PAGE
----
History of the Mission

History of the Mission

Dominican Republic

As part of his missionary calling Father Christopher Hartley went to work at the local parish in San José de Los Llanos in the Dominican Republic in September 1997, where he was based until October 2006.

During this time, thanks to financial help from Spain, the Mission of Mercy Foundation was able to begin four nutritional and educational centers in the poorest areas of San José de los Llanos Parish (batey Contador, batey Paloma, batey Gautier and in the town of San José de Los Llanos). These centers look after four hundred children daily.

In addition to meals education and nutrition, beneficiaries receive catechesis and preparation for receiving the sacraments after baptism.

Addressing another priority – income generation – the programme in batey Paloma included the successful launch of a vocational training centre for women. Here they receive courses in sewing, tailoring and dressmaking. Adult literacy courses were also developed to achieve standards certified by the Ministry of Education.


In 2002, the diocese of San Pedro de Macorís signed an agreement to build houses with the aim of relocating a large number of families that lived in truly inhuman conditions. With the help of other organizations and the Mission of Mercy Foundation, 90 houses were built at a cost of 12,000 Euros each. This allowed the closure of three bateyes and the relocation of 600 people to an urban area with sanitary and educational facilities.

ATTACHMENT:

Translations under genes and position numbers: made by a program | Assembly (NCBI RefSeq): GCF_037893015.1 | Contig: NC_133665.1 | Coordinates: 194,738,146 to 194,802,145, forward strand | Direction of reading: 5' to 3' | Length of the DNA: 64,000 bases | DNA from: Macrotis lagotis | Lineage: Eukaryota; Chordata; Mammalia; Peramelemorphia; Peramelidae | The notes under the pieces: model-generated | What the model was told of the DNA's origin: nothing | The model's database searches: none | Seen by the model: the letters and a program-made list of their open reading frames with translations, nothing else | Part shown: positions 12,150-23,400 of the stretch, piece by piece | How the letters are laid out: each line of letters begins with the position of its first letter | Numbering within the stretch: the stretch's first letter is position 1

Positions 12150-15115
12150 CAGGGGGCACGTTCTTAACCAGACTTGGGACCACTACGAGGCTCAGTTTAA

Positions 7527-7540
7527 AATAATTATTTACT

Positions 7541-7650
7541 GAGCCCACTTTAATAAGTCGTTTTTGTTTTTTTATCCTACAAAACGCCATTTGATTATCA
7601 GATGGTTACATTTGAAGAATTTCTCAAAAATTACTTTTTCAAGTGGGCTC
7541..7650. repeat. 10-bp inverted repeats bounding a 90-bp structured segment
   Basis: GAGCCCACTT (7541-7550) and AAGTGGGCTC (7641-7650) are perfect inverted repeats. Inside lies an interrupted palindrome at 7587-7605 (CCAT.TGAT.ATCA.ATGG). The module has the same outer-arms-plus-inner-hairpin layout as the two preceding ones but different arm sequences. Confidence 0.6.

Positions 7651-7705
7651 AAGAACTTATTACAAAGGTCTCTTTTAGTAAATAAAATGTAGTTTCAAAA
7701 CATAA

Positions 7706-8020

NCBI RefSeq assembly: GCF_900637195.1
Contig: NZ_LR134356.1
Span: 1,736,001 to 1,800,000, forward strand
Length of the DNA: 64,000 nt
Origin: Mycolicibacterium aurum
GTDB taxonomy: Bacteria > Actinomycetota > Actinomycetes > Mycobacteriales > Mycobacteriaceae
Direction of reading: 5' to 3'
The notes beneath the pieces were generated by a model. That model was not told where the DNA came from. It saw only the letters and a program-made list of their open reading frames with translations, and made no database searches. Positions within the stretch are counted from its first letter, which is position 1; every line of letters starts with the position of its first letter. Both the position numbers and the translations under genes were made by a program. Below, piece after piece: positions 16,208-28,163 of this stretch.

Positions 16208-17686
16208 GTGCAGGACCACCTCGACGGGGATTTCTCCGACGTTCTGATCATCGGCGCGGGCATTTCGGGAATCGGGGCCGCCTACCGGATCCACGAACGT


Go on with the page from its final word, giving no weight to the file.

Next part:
These people were able to find alternative sources of employment to the traditional labour on sugar cane plantations. They now have respectable living conditions, water and electricity, as well as basic and higher education for their children.


Together with the Spanish Agency for International Development (AECID) and the Spanish NGO Cesal, the Foundation undertook the rehabilitation and supply of medical equipment to the Sacred Heart of Jesus Hospital for Mothers and Children and the subsequent health network that was created thanks to this project.

In November 2006, the hospital was giving outpatient care to nearly 7.000 patients. The hospital was open to all patients, regardless of origin or social status.

A small fee was asked for every consultation. The hospital employed eight specialized doctors, fifteen nurses and a community of five Mexicans nuns, who turned out to be the heart and soul of the health center. The hospital also had a social services office to help the most vulnerable people as well as a school for nurses on the top floor of the hospital with more than one hundred students.

Adult literacy

In March 2005, the Bishop of San Pedro de Macorís inaugurated a Centre for Evangelization in the San Pedro de Macorís jail. The cost of the center was 120,000 Euros and was entirely financed by the Mission of Mercy Foundation. The Center contains a chapel, two rooms for 50 students and an office that is available for the chaplain, lawyers and doctors that help the prisoners.

In collaboration with some inmates that had completed their higher education and two volunteer teachers, the Foundation launched a program to fight illiteracy and to provide education for inmates.


In 2007, the Catholic Church assigned Father Christopher a new mission in Gode, a city in the Somali region of Ethiopia. (The city belongs to the Apostolic Vicariate of Harar). As well as introducing the Gospel for the first time in this vast region of Africa, the Mission of Mercy Foundation supports different projects of the Catholic Church in the Gode parish, including:

  •  Construction of a primary school and health dispensary in the village of Ma’aruf, in Kalafo district. The school is finished and fully operational.
  • A nutritional center, primary school and health center in the lands given by the regional government to the Catholic Church in Gode (the project is currently being carried out and will be finished in summer 2014).